Work Elephant Tapestry
Department of Decorative Arts: 19th century
Elephant tapestry, called "L'Asie"
© 1999 Musée du Louvre / Thierry Malty
This tapestry depicting an elephant in an exotic landscape was woven at a carpet factory in Aubusson established by Alexis Sallandrouze, cousin of the better-known Charles-Jean Sallandrouze de Lamornaix (1808-67). The design, attributed to Jean-Baptiste-Amédée Couder (1797-1864), draws on a number of different sources. By introducing these exotic influences, the tapestry contributed to a revival of the decorative arts in France in the 1840s.
A vision of Asia
The luxuriant landscape is framed by pairs of twisted columns supporting an ogee arch. The ornamental border is very rich, composed of a dense, complex tracery recalling the decorative vocabulary of Islamic architecture. Above, on either side, two niches holding vases of flowers are revealed behind upraised blinds. Beyond this architectural frame lies a luminous landscape in which an Asian elephant can be seen passing between a palm and a banana tree. The elephant, richly caparisoned from top to toe, bears a howdah in which a woman in oriental dress carrying a feather fan reclines. A peacock in the lush vegetation observes the elephant, while a monkey tries to hide in the left-hand niche to escape from a macaw. The animals and birds are all references to the continent of Asia. The tapestry may have been part of a set representing the continents.
Woven using the Aubusson technique at the factory set up by Alexis Sallandrouze in 1838, this tapestry reflects the considerable skill of the workshop that produced it. Sallandrouze, who also had an establishment in Paris, based his business on carpets designed by his colleagues. He won a bronze medal at the Industrial Exhibition of 1839 and further awards at later exhibitions. Jean-Baptiste-Amédée Couder (1797-1864) ran an enormous industrial design practice and collaborated with Sallandrouze on a number of occasions. It may have been he who provided the design for the Elephant Tapestry. Couder was indeed fascinated by Islamic art and design, especially carpets and Persian miniatures; among his works are the so-called Nou-Rouz shawl and the Virgin Forest carpet, both imbued with the exotic.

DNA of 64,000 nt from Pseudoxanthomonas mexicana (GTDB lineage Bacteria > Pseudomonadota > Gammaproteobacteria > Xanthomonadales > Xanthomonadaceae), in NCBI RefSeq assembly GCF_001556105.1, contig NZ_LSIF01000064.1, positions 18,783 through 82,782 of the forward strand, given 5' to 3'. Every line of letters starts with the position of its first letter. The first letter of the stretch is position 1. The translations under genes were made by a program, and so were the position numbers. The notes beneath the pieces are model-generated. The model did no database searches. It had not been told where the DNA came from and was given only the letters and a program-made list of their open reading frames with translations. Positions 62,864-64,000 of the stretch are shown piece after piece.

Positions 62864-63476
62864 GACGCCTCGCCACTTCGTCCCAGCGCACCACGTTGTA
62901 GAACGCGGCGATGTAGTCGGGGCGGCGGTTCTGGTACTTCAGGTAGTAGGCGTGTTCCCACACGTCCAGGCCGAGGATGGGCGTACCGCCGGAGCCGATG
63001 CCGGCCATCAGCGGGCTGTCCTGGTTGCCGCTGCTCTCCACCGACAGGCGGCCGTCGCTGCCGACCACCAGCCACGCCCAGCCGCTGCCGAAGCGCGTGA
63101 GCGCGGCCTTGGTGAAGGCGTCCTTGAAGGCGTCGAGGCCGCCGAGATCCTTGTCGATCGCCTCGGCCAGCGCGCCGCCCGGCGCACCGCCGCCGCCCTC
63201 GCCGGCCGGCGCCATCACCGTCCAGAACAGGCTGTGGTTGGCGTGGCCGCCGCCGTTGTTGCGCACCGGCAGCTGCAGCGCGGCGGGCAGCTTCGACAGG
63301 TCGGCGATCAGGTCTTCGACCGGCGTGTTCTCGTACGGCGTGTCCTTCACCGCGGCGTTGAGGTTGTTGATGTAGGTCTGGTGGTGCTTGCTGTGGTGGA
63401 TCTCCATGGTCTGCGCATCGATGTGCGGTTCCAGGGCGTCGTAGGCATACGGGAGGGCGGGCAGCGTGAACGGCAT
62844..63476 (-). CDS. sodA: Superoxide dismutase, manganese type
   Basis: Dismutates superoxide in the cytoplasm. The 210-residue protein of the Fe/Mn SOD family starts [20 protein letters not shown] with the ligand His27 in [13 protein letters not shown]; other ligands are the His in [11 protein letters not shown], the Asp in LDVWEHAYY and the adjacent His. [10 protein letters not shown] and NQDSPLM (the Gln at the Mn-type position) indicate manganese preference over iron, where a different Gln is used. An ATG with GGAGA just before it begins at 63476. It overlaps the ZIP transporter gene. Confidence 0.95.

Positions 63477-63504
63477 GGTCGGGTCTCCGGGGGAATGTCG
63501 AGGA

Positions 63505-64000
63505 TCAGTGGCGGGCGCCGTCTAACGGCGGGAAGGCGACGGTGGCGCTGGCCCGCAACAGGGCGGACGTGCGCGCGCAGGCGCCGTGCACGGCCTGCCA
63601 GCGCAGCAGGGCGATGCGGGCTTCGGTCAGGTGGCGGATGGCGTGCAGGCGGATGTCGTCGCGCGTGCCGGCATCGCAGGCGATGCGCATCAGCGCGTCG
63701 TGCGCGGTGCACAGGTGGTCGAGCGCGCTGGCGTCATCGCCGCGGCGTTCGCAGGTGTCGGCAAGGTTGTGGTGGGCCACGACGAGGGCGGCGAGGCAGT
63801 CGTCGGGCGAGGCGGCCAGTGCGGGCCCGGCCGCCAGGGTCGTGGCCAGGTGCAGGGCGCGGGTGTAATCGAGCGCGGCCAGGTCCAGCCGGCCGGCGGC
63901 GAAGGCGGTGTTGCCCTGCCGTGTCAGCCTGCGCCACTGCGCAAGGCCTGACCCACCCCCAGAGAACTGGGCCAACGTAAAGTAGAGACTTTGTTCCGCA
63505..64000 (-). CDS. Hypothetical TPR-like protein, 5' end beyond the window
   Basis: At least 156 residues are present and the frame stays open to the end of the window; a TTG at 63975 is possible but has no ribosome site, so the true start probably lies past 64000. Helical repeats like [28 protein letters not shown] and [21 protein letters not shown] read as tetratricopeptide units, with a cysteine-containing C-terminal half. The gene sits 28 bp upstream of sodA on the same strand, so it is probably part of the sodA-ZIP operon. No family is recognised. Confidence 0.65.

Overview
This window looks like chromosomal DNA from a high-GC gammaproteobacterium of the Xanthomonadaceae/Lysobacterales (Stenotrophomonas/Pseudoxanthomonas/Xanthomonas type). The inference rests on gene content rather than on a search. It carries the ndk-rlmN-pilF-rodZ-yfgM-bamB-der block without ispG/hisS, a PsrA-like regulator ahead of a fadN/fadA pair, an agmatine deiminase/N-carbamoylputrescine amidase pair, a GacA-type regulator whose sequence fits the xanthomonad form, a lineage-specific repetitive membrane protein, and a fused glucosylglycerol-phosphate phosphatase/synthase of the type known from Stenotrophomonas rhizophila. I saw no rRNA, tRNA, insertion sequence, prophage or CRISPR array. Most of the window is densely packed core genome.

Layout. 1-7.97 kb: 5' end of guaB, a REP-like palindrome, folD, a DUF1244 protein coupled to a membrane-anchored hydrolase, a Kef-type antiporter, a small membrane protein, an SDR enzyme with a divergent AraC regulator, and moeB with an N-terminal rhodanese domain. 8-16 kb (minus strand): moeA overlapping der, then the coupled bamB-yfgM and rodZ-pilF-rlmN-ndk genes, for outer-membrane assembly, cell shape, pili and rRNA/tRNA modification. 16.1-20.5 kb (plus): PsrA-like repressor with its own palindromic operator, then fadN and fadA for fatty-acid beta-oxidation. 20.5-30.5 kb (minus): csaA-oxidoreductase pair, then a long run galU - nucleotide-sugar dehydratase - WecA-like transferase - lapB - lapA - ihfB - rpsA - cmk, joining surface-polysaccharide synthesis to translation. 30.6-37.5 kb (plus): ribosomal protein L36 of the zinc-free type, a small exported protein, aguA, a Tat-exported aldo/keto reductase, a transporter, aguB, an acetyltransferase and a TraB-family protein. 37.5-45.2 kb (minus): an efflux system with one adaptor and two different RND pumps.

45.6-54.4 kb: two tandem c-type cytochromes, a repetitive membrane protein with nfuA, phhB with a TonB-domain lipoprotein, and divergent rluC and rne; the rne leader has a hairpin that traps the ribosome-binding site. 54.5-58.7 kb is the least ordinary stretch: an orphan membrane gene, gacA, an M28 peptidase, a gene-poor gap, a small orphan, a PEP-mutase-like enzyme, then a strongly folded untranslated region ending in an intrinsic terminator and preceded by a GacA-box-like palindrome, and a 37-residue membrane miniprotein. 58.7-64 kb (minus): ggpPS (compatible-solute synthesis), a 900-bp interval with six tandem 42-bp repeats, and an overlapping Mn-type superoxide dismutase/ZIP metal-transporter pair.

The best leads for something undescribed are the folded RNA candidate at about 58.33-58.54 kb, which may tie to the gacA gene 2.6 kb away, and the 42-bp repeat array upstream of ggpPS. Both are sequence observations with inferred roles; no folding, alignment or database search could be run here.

Sources of inspiration
Islamic art has already been discussed as a source for this tapestry. That influence is mainly seen in the border, the stars, and the tracery. The Elephant Tapestry also recalls the Indies Tapestry woven at the Gobelins manufactory in the early eighteenth century, from which the Louvre has a piece called The Light-Bay Horse, in which an elephant also makes an appearance. In its overall composition, "Asia" recalls the Royal Houses Tapestry, also made at Gobelins. Like Couder's work in general, the Elephant Tapestry, remarked upon by Théophile Gauthier at the 1844 industrial exhibition, contributed to a stylistic renewal in the decorative arts, textiles in particular, with its introduction of exotic themes and ornament.
BibliographyNouvelles acquisitions du département des objets d'art (1995-2005), Paris, Editions de la Réunion des musées nationaux, à paraître.
"Aubusson et l'Asie", in L'Estampille l'Objet d'art, n 292, juin 1995, pp. 62-67.
Charles-Jean Sallandrouze de LAMORNAIX (1808 - 1867)
Elephant tapestry, called "L'Asie"
Tapestry, wool and silk
H. 7 m; W. 5.68 m
Gift of the Simone and Cino del Duca Foundation, on the occasion of its twentieth anniversary, 1995 , 1995
Design attributed to Jean-Baptiste-Amédée Couder (1797-1864)
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